Friday, June 8, 2007

Everything you need to know about the draft, from other people

And with the one thousand, four hundred thirty-fourth pick, the Kansas City Royals select...

The amateur draft is now in its 50th round, and if you're still following it, you must work for Royals Authority. Nice mid-draft update following the day one coverage, by the way. Meanwhile, most people -- even bloggers -- have put away their draft kits, content to let 800-plus-word, quote-included recaps or live blogs stand alone, or to become scavenging jackals like myself, linking others up the wazoo in place of original research.

As it should be, this half-hearted protest of over-analyzing. As the best sports columnist in America pointed out yesterday, we'll have no idea about our picks until a couple years down the line. Unless, of course, we just passed up on this year's Tim Lincecum or Andrew Miller -- who are in the bigs just a year after -- for Luke Hochevar. Who knows though, maybe Mike (not Matt) Moustakas is the next Michael Young.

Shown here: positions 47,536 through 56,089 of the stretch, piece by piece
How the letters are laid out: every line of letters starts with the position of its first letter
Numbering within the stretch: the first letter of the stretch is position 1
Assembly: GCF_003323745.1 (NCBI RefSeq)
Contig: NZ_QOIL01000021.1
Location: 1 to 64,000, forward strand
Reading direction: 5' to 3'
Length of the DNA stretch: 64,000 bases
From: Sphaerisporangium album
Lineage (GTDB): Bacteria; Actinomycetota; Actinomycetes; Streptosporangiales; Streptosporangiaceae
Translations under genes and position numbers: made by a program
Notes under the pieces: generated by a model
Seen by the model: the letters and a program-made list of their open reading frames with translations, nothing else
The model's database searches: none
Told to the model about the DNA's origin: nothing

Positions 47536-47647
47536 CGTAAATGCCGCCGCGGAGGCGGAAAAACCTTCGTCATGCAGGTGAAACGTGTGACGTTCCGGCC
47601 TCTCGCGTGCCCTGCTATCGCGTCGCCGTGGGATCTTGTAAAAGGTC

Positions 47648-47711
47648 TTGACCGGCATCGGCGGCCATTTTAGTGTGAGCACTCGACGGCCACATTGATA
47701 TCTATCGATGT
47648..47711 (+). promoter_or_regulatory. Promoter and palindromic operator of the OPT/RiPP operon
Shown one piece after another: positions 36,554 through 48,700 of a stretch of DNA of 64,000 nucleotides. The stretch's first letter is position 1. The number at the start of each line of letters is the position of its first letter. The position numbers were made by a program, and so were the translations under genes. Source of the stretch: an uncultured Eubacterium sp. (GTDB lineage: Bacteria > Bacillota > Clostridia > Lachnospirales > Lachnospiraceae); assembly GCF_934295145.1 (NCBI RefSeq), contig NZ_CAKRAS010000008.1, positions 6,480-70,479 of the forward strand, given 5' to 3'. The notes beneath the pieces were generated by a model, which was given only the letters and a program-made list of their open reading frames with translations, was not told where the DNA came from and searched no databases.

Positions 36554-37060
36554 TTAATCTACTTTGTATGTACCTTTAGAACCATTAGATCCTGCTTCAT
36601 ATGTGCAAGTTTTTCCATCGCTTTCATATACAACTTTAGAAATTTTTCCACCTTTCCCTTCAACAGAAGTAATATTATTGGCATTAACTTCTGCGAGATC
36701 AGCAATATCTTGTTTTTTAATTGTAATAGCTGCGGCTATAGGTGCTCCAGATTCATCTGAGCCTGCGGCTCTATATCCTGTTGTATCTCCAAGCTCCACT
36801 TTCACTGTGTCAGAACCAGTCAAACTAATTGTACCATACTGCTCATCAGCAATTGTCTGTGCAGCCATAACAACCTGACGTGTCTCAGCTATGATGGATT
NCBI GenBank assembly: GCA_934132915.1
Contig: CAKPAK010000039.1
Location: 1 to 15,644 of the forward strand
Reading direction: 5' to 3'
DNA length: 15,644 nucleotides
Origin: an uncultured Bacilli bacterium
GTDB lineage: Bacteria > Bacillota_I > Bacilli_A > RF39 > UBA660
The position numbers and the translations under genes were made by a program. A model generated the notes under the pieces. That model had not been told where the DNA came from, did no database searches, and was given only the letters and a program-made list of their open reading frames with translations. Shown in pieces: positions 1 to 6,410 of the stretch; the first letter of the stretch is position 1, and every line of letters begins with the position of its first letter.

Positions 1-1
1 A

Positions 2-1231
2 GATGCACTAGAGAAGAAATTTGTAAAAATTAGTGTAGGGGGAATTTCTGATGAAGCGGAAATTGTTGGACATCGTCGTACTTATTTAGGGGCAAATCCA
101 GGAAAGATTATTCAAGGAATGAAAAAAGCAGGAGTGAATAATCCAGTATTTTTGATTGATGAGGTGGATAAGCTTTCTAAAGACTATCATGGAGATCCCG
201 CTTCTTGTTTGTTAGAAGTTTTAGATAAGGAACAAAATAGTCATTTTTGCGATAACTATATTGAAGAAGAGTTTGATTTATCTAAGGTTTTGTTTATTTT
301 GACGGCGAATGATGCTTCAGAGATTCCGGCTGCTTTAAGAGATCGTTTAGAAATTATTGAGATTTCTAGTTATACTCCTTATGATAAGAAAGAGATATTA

Speaking of Moustakas, it's good to know our team "feels strongly" about him. Really, really good to know, considering he'll cost around $5 million and several gray hairs for this organization, as we'll be dealing with the agent who single-handedly made the greatest baseball player of our generation the most hated figure in his sport. Every baseball prima donna on the verge of superstardom needs to take heed of the parable of Alex Rodriguez and understand the corrupting influence of money: you'll be able to buy two homes with pools, but fans will hate you mercilessly. Then you'll switch positions in an effort to reclaim your soul -- through your stated desire to "win," as if you're fooling anyone now -- and end up in a place as heartless as your agent, then find yourself in impossible lose-lose situations that demand you to hit walk-off grand slams OR ELSE. In short: DO NOT HIRE THIS MAN.